The Dead Sea Scrolls (also the Qumran Caves Scrolls) are ancient Jewish and Hebrew religious manuscripts that were found in the Qumran Caves in the Judaean Desert, from 1946/47 and 1956. Scholarly consensus dates these scrolls from the last three centuries BC to the first century CE. The texts include the second-oldest known surviving manuscripts of works later included in the Hebrew Bible canon, along with deutero-canonical and extra-biblical manuscripts. Most of the texts use Hebrew, with some written in Aramaic, and a few in Greek.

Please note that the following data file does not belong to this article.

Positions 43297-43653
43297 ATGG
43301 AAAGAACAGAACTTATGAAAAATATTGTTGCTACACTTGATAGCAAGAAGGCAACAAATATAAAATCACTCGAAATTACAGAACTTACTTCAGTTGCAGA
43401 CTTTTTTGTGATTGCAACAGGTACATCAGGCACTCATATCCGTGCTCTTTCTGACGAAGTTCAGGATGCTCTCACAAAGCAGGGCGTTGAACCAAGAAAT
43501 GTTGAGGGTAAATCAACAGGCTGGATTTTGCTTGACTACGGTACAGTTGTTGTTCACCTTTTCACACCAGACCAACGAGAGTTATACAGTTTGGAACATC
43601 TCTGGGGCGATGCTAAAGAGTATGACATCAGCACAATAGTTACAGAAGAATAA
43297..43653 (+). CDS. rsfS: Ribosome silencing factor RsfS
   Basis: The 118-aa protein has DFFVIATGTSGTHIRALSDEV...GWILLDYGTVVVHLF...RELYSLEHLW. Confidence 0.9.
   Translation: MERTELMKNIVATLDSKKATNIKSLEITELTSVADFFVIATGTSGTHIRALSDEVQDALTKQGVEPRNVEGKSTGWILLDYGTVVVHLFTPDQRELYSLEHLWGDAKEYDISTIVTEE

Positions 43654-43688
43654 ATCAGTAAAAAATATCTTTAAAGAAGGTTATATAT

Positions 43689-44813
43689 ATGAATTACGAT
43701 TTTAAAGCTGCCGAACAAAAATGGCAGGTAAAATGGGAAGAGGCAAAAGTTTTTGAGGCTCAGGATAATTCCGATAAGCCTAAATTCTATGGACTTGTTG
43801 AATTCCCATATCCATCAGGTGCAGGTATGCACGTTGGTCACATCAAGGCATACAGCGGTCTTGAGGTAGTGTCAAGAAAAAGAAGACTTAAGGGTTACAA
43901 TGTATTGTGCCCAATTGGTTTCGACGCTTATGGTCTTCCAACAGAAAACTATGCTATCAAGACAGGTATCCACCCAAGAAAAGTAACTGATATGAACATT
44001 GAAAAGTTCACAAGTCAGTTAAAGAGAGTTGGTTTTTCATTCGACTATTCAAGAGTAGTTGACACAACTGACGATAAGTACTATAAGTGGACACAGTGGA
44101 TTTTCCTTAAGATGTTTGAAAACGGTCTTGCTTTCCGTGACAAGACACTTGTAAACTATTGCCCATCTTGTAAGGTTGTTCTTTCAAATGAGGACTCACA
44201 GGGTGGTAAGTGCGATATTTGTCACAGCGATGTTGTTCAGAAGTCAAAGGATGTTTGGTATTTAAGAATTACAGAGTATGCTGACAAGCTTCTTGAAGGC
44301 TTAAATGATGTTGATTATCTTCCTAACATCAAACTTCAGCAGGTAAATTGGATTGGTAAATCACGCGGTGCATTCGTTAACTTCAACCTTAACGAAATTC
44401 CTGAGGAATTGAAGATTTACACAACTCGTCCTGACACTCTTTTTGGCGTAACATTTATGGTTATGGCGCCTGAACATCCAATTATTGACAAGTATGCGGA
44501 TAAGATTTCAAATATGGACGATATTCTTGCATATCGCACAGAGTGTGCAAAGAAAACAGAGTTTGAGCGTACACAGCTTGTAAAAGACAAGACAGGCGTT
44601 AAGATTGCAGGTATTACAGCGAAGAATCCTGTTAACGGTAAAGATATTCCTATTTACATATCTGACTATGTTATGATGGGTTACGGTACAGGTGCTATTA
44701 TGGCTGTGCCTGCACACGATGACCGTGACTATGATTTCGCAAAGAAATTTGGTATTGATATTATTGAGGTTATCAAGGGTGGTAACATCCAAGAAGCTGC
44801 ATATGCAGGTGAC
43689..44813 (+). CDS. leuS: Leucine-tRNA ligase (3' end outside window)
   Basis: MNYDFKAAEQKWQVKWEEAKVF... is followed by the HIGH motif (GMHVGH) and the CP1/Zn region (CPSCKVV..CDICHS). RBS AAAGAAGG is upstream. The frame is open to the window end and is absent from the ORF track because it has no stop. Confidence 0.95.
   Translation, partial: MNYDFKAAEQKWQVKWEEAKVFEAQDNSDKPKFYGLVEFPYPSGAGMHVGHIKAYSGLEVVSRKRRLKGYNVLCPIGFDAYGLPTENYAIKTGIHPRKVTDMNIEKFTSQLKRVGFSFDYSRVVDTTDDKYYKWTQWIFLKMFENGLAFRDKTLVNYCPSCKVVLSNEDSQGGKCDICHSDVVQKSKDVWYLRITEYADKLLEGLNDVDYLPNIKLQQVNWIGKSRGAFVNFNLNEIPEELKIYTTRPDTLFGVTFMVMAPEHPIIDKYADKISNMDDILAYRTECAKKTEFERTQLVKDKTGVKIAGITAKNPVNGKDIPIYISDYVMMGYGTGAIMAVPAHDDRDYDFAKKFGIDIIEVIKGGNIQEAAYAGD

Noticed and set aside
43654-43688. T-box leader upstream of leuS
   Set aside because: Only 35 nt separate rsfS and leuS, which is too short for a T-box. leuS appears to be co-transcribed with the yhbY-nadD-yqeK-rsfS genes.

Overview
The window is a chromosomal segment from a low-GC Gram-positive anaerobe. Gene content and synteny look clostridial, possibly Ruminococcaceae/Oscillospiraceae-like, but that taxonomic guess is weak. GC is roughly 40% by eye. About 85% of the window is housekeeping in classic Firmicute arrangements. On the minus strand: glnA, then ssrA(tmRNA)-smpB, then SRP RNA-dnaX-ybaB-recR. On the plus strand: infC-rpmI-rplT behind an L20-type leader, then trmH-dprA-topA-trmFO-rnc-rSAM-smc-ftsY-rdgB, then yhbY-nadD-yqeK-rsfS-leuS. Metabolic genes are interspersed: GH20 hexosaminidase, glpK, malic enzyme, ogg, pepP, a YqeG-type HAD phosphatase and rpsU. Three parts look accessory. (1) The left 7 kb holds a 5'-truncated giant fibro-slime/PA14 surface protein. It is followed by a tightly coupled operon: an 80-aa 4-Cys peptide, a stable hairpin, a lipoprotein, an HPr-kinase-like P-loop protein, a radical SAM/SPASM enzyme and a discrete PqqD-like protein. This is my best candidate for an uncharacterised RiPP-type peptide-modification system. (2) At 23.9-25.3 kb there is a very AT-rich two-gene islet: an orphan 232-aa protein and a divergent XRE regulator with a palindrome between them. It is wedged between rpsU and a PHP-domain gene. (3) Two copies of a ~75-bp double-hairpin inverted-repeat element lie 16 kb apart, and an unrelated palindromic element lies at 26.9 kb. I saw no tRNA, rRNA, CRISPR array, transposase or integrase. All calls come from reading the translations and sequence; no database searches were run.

Many thousands of written fragments have been discovered in the Dead Sea area. They represent the remnants of larger manuscripts damaged by natural causes or through human interference, with the vast majority holding only small scraps of text. However, a small number of well-preserved, almost intact manuscripts have survived.
Not everything contained in the Dead Sea Scrolls is scriptural. What we have included here are some, but not all, of the documents which give light to a greater understanding of God and His Word.